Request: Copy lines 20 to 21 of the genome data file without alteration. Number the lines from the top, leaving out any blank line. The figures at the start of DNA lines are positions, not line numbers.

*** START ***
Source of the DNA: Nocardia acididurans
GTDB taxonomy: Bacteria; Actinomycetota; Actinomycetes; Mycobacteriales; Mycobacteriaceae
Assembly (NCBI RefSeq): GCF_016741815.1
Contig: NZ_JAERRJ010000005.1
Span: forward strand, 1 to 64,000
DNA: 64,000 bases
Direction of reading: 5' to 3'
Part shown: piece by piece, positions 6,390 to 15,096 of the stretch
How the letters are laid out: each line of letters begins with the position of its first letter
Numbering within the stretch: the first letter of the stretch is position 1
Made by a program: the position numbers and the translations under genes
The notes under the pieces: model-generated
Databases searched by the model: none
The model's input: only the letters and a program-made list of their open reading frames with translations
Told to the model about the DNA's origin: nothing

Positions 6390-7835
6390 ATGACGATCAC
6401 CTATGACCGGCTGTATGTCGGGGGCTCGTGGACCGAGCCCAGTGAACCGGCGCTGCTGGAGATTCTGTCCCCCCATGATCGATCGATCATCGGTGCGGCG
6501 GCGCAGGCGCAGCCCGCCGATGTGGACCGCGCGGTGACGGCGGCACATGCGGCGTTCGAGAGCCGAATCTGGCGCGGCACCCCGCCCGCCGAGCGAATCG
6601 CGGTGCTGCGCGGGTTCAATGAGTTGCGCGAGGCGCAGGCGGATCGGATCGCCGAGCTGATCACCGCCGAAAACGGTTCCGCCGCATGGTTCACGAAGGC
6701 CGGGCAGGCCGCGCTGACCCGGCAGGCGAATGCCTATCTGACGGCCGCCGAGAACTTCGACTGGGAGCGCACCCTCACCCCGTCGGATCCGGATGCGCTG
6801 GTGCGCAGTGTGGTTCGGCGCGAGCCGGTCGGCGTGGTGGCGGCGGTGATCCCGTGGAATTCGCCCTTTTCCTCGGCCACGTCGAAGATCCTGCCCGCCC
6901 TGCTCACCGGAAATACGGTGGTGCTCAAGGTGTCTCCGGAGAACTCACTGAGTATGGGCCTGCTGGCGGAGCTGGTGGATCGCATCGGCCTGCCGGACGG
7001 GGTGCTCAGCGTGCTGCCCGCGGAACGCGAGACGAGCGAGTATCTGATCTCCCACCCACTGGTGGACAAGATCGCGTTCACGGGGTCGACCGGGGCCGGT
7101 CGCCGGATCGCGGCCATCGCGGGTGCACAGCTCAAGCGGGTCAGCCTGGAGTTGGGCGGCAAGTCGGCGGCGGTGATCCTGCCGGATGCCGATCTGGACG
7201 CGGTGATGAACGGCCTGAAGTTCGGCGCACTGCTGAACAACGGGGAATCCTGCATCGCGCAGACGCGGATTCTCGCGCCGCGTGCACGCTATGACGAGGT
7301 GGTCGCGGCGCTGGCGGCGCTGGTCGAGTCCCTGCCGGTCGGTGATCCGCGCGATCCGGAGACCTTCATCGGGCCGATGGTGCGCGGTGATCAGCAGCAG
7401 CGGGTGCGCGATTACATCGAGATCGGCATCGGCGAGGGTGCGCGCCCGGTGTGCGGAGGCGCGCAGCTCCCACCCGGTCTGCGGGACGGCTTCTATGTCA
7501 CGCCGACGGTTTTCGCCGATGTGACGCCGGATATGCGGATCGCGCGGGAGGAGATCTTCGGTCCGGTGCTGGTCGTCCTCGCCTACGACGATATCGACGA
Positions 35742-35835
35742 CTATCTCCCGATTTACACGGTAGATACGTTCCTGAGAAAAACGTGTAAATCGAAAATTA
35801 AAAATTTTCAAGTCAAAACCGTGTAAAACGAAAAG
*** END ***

6601 CGGTGCTGCGCGGGTTCAATGAGTTGCGCGAGGCGCAGGCGGATCGGATCGCCGAGCTGATCACCGCCGAAAACGGTTCCGCCGCATGGTTCACGAAGGC
6701 CGGGCAGGCCGCGCTGACCCGGCAGGCGAATGCCTATCTGACGGCCGCCGAGAACTTCGACTGGGAGCGCACCCTCACCCCGTCGGATCCGGATGCGCTG